Weekly Ecommerce Automation articles, videos and tips by Marcus Schappi.

👉 Finger Manipulator MK1

Published on 16 Jan 2020

Introduction

We need a manipulator (we’re calling it “👉 the finger”) that can manipulate a product from a gravity-fed shelf and into picking bin.

Whilst a simple single servo with metal horn worked in our previous experiment it had the following issues:

  • Limited range of movement
  • Not powerful enough to manipulate heavy product
  • Each slot would need an individual servo motor

Limited Range of Movement

The limited range of movement meant that the lip to prevent the product from sliding out of the shelf had to be very low.

The consequence of a “low lip” is that the chances of multiple product accidently being dispense increases.

Actuator Not powerful enough to manipulate heavy product

The actuator sometimes needs to move all products in a slot to dispense one unit. When the products are heavy, sometimes a servo actuator (in an unleveraged configuration) doesn’t have enough power to move the product.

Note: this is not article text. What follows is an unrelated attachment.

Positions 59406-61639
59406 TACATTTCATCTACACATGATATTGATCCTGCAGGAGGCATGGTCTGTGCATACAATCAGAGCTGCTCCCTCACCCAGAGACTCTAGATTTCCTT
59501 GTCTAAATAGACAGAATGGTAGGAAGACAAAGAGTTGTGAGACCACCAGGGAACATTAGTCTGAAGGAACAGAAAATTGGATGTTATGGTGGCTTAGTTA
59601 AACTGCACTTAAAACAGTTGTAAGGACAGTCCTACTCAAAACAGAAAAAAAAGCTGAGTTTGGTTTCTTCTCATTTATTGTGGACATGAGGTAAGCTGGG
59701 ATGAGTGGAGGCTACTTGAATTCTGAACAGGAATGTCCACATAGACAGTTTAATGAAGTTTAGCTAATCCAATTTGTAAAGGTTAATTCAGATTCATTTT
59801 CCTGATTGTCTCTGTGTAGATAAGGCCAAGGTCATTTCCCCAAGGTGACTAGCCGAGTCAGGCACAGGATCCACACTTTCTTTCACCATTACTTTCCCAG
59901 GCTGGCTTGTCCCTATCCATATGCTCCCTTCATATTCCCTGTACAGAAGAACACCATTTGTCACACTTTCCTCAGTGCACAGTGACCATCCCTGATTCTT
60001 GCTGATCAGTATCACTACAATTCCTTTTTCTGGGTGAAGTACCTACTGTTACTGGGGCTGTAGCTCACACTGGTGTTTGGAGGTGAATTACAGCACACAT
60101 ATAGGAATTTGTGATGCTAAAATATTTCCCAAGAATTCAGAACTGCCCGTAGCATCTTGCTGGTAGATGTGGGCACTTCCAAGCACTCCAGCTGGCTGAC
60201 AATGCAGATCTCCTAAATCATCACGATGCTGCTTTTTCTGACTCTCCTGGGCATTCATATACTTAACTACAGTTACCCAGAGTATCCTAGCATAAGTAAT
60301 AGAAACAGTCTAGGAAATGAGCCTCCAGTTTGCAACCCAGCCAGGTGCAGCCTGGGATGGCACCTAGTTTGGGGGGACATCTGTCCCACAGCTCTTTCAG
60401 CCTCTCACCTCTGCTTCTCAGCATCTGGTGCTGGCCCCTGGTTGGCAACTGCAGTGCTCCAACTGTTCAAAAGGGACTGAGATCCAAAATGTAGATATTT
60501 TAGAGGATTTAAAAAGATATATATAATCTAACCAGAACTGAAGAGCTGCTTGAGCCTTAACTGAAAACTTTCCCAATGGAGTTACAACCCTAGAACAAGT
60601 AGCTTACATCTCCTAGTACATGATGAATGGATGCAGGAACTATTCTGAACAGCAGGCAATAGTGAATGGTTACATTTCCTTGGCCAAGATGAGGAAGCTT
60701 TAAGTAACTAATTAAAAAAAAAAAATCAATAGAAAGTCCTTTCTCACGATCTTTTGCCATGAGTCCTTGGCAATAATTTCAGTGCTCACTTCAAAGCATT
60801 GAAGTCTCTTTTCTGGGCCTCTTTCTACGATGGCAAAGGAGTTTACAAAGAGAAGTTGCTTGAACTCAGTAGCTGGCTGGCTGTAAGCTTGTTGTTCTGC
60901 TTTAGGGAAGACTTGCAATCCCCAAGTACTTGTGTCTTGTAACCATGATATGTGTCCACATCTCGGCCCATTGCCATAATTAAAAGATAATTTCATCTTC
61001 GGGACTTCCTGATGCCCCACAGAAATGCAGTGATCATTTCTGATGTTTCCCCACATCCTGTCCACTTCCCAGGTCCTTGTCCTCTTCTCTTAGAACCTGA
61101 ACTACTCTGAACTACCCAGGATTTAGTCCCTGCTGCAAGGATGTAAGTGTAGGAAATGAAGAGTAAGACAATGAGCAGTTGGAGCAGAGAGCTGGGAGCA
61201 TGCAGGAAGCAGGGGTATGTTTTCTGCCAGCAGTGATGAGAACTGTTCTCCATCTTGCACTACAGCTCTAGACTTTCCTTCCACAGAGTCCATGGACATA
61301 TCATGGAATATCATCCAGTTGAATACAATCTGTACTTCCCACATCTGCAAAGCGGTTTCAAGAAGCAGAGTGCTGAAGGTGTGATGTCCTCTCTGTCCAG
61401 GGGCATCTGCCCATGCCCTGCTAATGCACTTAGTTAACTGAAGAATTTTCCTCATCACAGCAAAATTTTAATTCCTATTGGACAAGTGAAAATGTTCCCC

Each needs an actuator

With each slot needing an actuator the chances of hardware failure increase.

Aim

Design a version of the finger that:

  • Has a larger range of movement
  • Has more torque/power to manipulate a heavy product from a shelf

Method

One of my favourite sites is 507movements.com, a site that is an online edition of the classic technical reference Five Hundred and Seven Mechanical Movements by Henry T. Brown. You should check the site out, they even animate some of the movements.

Browsing the website I found movement 114 which we could use to translate the circular movement of a continuous rotation servo to a linear movement.

With some simple modifications we could increase the width of the finger and cut the whole design out on the laser cutter.

Results

Conclusion

Whilst this design provides good a linear movement, we actually need a more oval like movement.

Our initial plan was to either use the XY-platform to provide the vertical movement necessary, or add more mechanics.

We feel that there is a simpler solution out there.